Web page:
The UN Secretary-General’s special emphasis in his report to the 72nd session of the UN General Assembly in September 2017, entitled “Promoting a culture of peace, interreligious and intercultural dialogue, mutual understanding and cooperation for the benefit of the world” the “Baku Process” successfully implemented since 2008, should be seen as an international recognition of Azerbaijan’s contribution to intercultural dialogue at this stage, which has served as a bridge between civilizations since ancient times.
In 2019 the World Forum on Intercultural Dialogue, organised by Azerbaijan biannually in cooperation with UN organisations, the Council of Europe and the Islamic Educational, Scientific and Cultural Organisation (ICESCO), is approved as one of the key global platforms for promoting intercultural and interreligious dialogue in the “Action Plan for the Protection of Religious Monuments” prepared at the initiative of the UN Secretary General.
At the same time, the regular holding of other events in our country, such as the Summit of World Religious Leaders and the Baku International Humanitarian Forum, demonstrates Azerbaijan’s commitment to the development of inter-religious and intercultural relations. Azerbaijan is a natural platform in this area because there have never been ethnic and religious conflicts in our multinational country. The policy of multiculturalism and tolerance of our state is successfully implemented and is considered exemplary, as it is based on the social order of the Azerbaijani society. Despite the fact that Azerbaijan is a secular state, religious denominations have never been left out of the state’s attention and care. Churches and synagogues, along with mosques, are being repaired and restored by the state, and new ones are being built. Every year, the head of state allocates funds to support the activities of religious denominations.
It is no coincidence that the Baku International Centre for Multiculturalism was established in our country at the initiative of the President of Azerbaijan to coordinate national and religious relations. Today, the subject “Azerbaijani multiculturalism” is taught in many countries around the world.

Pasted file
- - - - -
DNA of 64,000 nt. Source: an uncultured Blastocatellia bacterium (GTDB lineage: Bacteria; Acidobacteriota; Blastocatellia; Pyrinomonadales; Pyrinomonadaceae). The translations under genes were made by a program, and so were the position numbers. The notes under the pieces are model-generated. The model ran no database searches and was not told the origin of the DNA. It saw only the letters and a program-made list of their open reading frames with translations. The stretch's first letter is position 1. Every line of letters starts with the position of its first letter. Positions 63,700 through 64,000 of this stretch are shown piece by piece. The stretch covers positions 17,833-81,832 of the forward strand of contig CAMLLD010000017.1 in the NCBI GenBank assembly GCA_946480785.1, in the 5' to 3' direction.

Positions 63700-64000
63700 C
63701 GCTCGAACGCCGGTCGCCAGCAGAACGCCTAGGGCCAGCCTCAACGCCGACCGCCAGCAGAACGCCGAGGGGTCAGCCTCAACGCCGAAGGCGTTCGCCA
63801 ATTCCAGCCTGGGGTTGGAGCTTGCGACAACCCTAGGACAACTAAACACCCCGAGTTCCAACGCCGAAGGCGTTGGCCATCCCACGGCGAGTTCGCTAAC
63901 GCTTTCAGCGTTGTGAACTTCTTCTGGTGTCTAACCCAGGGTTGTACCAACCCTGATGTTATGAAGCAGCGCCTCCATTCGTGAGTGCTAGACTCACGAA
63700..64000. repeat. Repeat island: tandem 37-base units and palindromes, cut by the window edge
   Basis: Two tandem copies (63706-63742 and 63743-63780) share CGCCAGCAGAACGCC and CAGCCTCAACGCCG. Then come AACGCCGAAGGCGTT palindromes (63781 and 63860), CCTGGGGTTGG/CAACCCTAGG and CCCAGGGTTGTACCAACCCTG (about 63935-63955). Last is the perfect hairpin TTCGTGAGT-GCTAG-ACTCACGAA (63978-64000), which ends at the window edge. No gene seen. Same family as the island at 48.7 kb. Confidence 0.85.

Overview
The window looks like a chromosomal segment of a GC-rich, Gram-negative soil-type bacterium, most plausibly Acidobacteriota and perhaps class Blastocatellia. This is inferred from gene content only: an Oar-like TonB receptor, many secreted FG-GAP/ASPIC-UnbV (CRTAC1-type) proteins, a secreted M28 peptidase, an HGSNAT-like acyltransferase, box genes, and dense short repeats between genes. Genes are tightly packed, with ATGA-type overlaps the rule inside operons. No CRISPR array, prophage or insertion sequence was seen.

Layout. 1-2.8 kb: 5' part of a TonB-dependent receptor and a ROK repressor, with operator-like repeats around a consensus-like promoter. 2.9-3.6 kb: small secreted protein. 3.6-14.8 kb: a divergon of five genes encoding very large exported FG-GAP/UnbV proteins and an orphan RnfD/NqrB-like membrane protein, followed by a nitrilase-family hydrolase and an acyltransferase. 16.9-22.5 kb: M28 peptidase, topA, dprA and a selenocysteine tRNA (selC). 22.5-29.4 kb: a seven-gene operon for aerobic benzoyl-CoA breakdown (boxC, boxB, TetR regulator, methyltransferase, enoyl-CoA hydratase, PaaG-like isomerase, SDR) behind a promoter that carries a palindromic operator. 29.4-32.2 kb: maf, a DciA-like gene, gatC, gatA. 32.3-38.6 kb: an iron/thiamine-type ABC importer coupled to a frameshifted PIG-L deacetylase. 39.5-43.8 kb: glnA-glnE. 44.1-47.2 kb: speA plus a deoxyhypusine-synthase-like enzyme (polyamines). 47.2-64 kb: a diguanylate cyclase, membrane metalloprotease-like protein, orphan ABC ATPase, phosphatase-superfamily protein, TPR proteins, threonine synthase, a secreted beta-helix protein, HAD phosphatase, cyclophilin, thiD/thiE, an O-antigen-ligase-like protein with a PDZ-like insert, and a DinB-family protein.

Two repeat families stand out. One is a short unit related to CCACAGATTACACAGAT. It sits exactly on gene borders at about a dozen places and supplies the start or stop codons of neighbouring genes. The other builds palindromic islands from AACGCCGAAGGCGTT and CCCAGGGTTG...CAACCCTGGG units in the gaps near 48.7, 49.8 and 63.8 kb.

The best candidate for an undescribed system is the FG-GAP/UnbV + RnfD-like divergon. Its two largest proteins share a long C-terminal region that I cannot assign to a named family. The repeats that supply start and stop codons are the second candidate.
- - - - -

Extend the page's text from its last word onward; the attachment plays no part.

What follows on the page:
Armenia’s state policy is to perpetuate the memory of people such as Garagin Njde who served Nazi Germany with an army of 30,000, and to erect statues to them. Those who were closely involved in the most heinous crimes against humanity in the twentieth century are today promoted in Armenia as heroic figures.
At the same time, another serious goal of Armenia is to make the cultural affiliation of Shusha, the cradle of Karabakh culture, one of the main spiritual and ideological centres of Azerbaijani culture, disappear. It is known that Shusha has been declared a historical and architectural reserve of Azerbaijan since 1977. Shusha, where the mosques, fountains, house museums, statues of prominent cultural figures, etc. are located with a unique architectural ensemble, is a real pearl of Azerbaijanism with such monuments and the whole spirit. Unable to come to terms with this fact, Armenians are always looking for opportunities to encroach on Shusha’s rich heritage.
-How will the restoration of numerous historical and cultural sites located in the Jabrayil region and in the territory of other settlements liberated these days be carried out?
-You know, it is not enough to occupy a nation and commit massacres to destroy that nation; if the culture of that nation lives, that nation will definitely come to itself and demand its rights. Occupying Armenia, being aware of this historical legitimacy, is pursuing a policy of ruthless aggression against our tangible and intangible cultural heritage.
Of course, we are pleased with the victories of our army in the direction of Jabrayil, and as a Ministry we are preparing a special action plan to revive the cultural environment in our liberated territories. At the initial stage of this process, the condition of the monuments, which have been subjected to aggression for 30 years, will be assessed, and work will be carried out for the restoration and conservation of our culture with the participation of relevant experts.
Under no circumstances should Karabakh monuments experience the fate of monuments in Yerevan and Zangazur.
We are confident that thanks to our President’s resolute political will, the brilliant victory of our army and the unshakable unity of our people, all terrorist elements will be cleared of these lands forever and Karabakh will regain its reputation as a centre of peace, love and high culture.
We will definitely restore the Khudafarin bridges, these masterpieces of medieval architecture. We will revive the spirit of the city of Shusha and return its former glory. No doubts that, house-museums of Khurshudbanu Natavan, Bulbul, Uzeyir Hajibayli, the mausoleum of Molla Panah Vagif and other significant monuments of culture and history of Shusha will also be restored.